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Apple settles "millions of colors" class-action lawsuit - Page 2

post #41 of 122
Quote:
Originally Posted by Hattig View Post

A 6-bit TN panel can show a total of 190 colours.

One hundred and ninety. Black, and 63 reds, 63 greens, 63 blues.

Via the use of spatial placement of these colours, they can show 260,000 colours.
Via the use of temporal alterations of these colours, they can show 16.2 million colours in a way that the human eye cannot detect.

That's a very interesting way to look at it. From a purely technical point, which seems to be the argument here, any display can only show brightness variations of three different colors (or "colours" ). No display element can actually show yellow, and yet that is counted amoungst the colors in an 8-bit, millions of colors, display.

So why should the use of temporal placement of a limited set colors to simulate other colors be considered "trickery" when the spacial placement of the same limited set of colors is not trickery???? In either case, the eye is perceiving something that is not actually there.
post #42 of 122
I have a PhD in cognitive experimental psychology (University of California, 2005) with a specialization in cognitive neurophysiology and visual perception.

Quote:
Originally Posted by GQB View Post

As an aside, if dithering produces the impression of 'millions of colors', then as far as I'm concerned, it IS millions of colors. Has no one heard of Seurat? The colors are in your brain, not on the screen.

This claim is absolutely correct. The relevant issue here is what the perception of the color on the screen is, not the actual color the screen displays. The method of how you go about reproducing the image in print media from what you have on the display is completely and totally irrelevant to the point here.

The simple fact of the matter is that in the world itself, there is no such thing as "color". Color is a percept created by the functioning of the cone receptors in the retina and the resulting information processing of the neural signal created by the transduction of photons into neurological activity through the deformation of the rhodopsin pigments in the short, medium, and long wavelength receptors. Indeed, the visual system itself uses "dithering" to create the range of "color" that we perceive; each cone has a different spectral peak to which it is sensitive. It is differentials in the activations of those three receptors that are the basis of the percept of any given color. So the basis of all color perception is based only on the responses of only three types of receptors in the retina.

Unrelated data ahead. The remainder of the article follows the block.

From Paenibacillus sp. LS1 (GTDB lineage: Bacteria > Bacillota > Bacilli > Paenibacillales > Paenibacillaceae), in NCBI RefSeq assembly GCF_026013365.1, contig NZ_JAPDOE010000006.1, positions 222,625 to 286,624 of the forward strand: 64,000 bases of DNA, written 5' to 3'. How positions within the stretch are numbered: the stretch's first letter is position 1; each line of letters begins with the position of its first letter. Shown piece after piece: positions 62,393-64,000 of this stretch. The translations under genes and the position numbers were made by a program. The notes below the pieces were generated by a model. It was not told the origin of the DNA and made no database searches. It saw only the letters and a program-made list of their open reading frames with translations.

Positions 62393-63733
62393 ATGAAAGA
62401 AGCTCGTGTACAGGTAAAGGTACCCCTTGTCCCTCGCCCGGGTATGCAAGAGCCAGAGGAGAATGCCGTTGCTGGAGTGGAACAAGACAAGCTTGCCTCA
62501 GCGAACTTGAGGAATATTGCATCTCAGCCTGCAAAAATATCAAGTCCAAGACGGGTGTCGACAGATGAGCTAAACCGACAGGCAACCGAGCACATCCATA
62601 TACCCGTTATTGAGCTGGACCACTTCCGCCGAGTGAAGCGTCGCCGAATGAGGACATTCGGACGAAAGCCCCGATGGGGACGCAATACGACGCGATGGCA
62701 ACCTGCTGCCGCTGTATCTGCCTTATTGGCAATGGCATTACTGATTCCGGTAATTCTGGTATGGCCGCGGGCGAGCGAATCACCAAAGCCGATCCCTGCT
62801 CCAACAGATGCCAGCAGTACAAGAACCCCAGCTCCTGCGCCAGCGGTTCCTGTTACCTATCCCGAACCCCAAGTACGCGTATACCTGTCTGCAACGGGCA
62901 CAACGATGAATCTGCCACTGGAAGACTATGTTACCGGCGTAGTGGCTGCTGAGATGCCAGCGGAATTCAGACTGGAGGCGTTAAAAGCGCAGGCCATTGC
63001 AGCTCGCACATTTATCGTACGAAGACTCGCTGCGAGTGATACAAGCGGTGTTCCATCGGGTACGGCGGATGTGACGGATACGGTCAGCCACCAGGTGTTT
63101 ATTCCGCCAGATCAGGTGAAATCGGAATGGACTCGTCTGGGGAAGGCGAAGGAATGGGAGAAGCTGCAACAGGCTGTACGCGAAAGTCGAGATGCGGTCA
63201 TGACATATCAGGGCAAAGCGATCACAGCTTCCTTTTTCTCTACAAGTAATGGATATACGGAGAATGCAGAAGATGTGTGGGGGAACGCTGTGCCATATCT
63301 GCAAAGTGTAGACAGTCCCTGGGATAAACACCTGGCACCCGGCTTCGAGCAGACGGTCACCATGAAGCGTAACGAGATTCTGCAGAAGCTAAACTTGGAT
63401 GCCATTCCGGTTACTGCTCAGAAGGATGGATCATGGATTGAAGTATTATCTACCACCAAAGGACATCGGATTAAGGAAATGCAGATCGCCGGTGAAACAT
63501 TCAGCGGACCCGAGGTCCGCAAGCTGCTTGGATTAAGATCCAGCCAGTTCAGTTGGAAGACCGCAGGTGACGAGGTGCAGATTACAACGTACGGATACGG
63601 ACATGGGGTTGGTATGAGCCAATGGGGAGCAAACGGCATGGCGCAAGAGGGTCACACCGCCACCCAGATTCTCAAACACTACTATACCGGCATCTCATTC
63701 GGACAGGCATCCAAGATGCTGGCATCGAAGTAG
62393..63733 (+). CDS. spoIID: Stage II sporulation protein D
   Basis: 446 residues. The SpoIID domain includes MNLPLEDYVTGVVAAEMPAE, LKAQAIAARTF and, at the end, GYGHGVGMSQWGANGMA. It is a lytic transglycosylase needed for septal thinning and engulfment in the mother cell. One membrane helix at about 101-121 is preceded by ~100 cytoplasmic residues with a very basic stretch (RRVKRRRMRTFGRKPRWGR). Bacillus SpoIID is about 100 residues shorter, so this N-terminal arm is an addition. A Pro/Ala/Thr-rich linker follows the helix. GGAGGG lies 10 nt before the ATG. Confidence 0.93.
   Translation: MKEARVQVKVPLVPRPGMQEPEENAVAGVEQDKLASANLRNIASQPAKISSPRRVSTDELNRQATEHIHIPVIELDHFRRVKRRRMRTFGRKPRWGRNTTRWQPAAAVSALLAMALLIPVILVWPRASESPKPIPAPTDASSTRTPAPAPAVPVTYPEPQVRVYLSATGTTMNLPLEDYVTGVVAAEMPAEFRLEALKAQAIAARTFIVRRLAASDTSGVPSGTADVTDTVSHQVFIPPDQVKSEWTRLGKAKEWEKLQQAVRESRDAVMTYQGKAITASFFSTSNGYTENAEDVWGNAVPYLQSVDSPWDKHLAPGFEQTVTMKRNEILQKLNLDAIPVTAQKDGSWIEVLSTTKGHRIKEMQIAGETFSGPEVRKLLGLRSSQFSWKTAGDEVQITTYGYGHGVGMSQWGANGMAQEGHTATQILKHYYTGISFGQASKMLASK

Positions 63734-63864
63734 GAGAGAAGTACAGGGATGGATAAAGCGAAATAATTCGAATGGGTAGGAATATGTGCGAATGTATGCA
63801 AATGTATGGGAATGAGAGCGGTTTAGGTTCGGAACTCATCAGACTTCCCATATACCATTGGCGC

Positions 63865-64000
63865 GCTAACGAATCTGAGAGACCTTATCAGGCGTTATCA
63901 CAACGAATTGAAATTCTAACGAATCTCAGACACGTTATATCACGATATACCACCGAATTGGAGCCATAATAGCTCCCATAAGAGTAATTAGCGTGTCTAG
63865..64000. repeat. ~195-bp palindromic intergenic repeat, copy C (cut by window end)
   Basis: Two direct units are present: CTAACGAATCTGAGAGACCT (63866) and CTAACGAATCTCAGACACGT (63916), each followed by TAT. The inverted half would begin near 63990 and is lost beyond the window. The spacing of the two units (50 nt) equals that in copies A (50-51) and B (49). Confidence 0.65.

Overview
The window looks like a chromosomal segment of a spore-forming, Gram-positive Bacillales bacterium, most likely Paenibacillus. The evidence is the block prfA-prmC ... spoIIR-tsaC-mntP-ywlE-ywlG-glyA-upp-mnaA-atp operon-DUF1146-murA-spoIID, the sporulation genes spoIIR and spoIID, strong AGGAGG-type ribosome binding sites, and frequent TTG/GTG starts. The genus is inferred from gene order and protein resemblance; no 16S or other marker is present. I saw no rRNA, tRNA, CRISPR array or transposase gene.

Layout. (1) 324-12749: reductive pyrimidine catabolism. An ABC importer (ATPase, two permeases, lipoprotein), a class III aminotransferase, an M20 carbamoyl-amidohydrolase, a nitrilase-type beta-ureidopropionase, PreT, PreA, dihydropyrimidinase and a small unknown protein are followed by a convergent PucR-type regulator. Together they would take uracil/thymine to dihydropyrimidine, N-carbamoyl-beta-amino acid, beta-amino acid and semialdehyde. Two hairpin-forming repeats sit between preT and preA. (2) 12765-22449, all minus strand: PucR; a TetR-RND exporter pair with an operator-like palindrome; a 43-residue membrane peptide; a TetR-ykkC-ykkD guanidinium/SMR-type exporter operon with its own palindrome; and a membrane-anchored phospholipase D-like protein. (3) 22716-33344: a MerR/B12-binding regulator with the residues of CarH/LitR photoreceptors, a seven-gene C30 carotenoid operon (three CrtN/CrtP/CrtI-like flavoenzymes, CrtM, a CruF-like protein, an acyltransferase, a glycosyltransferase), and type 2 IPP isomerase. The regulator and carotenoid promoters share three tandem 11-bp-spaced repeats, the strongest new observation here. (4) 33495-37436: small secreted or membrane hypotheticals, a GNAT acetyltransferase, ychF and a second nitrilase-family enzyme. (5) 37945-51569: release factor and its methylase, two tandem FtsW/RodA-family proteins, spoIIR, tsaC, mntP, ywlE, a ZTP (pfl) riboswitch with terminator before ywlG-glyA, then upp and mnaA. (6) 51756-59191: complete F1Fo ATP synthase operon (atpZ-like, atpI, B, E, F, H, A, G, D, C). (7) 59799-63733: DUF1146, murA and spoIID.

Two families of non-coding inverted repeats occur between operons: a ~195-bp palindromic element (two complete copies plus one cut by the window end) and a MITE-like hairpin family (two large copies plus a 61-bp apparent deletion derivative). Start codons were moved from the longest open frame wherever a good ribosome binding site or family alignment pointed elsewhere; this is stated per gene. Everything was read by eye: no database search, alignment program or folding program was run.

These responses are then interpolated further by the structures in the visual cortex which, to continue to use the computer parlance, is more dithering. Research on color perception and visual neurophysiology has shown that when only a handful of pure wavelengths are displayed, such that there is no continuous frequencies of light contained between them, the visual system will fill in the gaps by activating correlated neurons in the visual cortex that are responsible for creating the perception of those missing colors.

It has also been shown that the greater the number of frequencies in light, the greater the perception of saturation of the color of the light. However, this doesnt mean that were perceiving more colors, we are not. The perception is still based on the responses of three and only three visual receptors, and no amount of increase in the frequencies of light displayed can change that fact. The visual neurons still work the same way, the only difference is how much they respond because of the greater range of frequencies. They still dither the light the receive into the many different colors we perceive.

Once a display displays a range of frequencies that surpasses the ability of the eye to detect differences in the number of frequencies, or the differences in wavelength between them, the issue of how many colors the display produces becomes irrelevant. CRT displays have been able to do that for decades.

People like Clive need to pull their heads out of their arses and get over themselves thinking that the point is how many colors the display actually produces. The idea that anything in the world itself has color is naive and ignorant, as is relying on Wikipedia as an authoritative source to base an argument on. (That also commits the logical fallacy of the appeal to authority.) Actually Clive, you should probably sue God, maybe the Pope while you're at it for their false advertising about how our perception of color in the world is blatant intentional and deceptional false advertising by God and nature...

Also, any professional photographer who takes pride in the fact that theyre a professional would know these simple facts about how humans perceive color, and their concern would be more with the process of how to accurately reproduce in printed media the image theyre concerned with. Once you get above a certain level of display quality, the display itself is a non-issue. Again, a large body of psychophysical research on color perception has been done that proves this point, although Im sure that again, people like Clive will simply choose not to believe this so they can go on with their hating.